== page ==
Back in August (I know, I’m late to post this, apologies), on a soggy weekend, the Mountain Studies Institute held its San Juan Mining and Reclamation Conference in Durango, with a field trip to Silverton. It just happened to coincide with the one year anniversary of the Gold King blowout, the mine mishap that has launched a thousand congressional hearings and lawsuits.
The conference panels weren’t exactly light fare, and ran the gamut from updates on the current state of area watersheds to technical discussions of particular mine reclamation projects. But even to the layman it was clear that there are a lot of people working on the complex problem of cleaning up mines like the Gold King and hundreds of others throughout the West.
Meanwhile, New Mexico Gov. Susana Martinez had come up to Farmington, about an hour’s drive south of Durango, to mark the spill’s anniversary, i.e. to bash the Environmental Protection Agency, which was working on the mine when it blew out, sending about 3 million gallons of Tang-colored, acidic and metal-laden water into the Animas. Martinez called the spill “absolute devastation.” Ryan Flynn, her environment department head (who since quit to head up the New Mexico Oil and Gas Association, another crazy story for another time), said: “The EPA says everything has returned to normal, but the data tells us otherwise.”
Everyone downstream of the Gold King Mine has good reason to be upset about the spill. It was, quite frankly, a scary sight to see, and especially emotionally scarring for the Navajos who not only rely on the river for irrigation, but also hold water in general, and the San Juan River in particular, as sacred. In the Dine language, the San Juan is known as Bits’íís Doo ninít’i’í, or Sacred River of the North. Farmers all along the river had to shut down their ditches during a hot and dry time. Rafting companies couldn’t raft, or even rent out tubes. There was a significant economic impact, crops withered, and people were psychologically wounded.
But “absolute devastation” is a bit strong. Even as Martinez was grandstanding in Farmington, Curtis Hartenstein, of the Southern Ute environmental division, and Scott Roberts, of the Mountain Studies Institute, were informing the conference-goers that the spill had no discernible impact on aquatic life along the length of the river, not even near Silverton, where the plume was at its strongest concentration in the Animas. The diversity and number of bugs and fish that were in the river prior to the spill were virtually unchanged several months after the spill — in some cases they increased. The science provides quite the contrast to the sensationalistic reports, such as the one from that venerable institution The Atlantic, that described the spill as “ruining water supplies for towns and killing fish and wildlife.”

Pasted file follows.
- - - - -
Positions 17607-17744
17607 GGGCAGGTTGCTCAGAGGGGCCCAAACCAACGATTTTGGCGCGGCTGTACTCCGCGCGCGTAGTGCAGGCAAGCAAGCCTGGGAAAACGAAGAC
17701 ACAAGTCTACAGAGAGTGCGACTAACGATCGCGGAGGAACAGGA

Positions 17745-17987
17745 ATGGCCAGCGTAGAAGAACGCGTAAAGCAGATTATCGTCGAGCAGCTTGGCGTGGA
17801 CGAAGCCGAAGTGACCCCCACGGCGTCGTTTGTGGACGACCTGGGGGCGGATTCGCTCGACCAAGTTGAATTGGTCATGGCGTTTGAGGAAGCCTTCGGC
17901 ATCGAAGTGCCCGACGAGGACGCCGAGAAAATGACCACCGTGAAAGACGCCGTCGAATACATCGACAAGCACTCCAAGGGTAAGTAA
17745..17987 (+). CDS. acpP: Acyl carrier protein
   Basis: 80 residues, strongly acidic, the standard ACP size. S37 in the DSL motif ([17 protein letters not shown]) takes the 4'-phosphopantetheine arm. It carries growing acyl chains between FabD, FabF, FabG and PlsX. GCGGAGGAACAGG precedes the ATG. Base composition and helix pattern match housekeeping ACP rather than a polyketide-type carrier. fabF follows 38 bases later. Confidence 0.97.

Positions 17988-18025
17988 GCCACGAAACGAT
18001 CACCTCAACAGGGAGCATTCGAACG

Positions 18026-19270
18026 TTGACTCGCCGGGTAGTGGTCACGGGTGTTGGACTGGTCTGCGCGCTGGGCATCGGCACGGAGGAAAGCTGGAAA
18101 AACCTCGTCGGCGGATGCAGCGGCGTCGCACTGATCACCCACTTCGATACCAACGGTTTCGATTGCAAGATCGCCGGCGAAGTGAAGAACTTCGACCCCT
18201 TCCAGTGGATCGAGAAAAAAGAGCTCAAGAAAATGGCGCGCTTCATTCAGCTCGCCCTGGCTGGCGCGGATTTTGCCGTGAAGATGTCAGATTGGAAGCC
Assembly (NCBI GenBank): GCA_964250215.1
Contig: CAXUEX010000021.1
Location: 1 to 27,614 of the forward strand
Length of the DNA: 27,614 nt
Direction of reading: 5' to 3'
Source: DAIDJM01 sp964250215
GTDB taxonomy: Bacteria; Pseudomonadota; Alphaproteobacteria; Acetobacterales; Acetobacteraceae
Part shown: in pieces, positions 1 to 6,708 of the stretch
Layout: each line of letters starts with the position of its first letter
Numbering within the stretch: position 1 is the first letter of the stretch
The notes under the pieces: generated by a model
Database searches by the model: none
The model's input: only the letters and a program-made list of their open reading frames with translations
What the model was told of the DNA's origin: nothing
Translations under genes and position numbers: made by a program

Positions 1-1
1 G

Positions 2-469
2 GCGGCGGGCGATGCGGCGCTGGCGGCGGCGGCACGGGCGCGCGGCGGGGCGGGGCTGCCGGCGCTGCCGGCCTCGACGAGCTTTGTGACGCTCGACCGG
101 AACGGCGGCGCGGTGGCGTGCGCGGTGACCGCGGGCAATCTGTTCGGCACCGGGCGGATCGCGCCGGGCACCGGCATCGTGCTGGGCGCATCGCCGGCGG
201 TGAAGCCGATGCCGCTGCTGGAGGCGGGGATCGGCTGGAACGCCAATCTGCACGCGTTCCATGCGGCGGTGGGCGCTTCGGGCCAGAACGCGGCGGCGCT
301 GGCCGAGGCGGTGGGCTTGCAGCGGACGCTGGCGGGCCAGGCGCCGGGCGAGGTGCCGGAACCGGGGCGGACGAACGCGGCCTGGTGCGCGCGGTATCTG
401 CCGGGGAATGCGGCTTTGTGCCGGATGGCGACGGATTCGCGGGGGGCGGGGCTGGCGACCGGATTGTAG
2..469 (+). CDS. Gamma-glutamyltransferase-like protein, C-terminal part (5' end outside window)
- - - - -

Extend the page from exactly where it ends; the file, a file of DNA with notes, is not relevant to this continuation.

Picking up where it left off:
As for whether the river is back to “normal” depends in part on what you mean by normal. Generally speaking, the water quality is back to what it was before the spill. The thing is, it wasn’t all that great back then, thanks not only to the legacy of mining in the upper reaches of the Animas, but also to other sources of pollution along its length, which are myriad.
That it’s Martinez and Flynn expressing so much concern for the environment is especially ironic. The environment department has been notoriously lax in enforcing regulations. And a few years ago, Martinez’s environment department — Flynn was general counsel at the time — loosened a longstanding state mining rule so that it would allow copper mining corporations to pollute the groundwater surrounding their mines. Now, Flynn’s going on to head the New Mexico Oil and Gas Association, which advocates for another industry that has contributed to pollution issues in the Farmington area in particular.
Back at the conference, the hard work of actually addressing the problems continued. From it all, one thing became very clear: Mining is hard. Putting things back together again after mining leaves is a heck of a lot harder.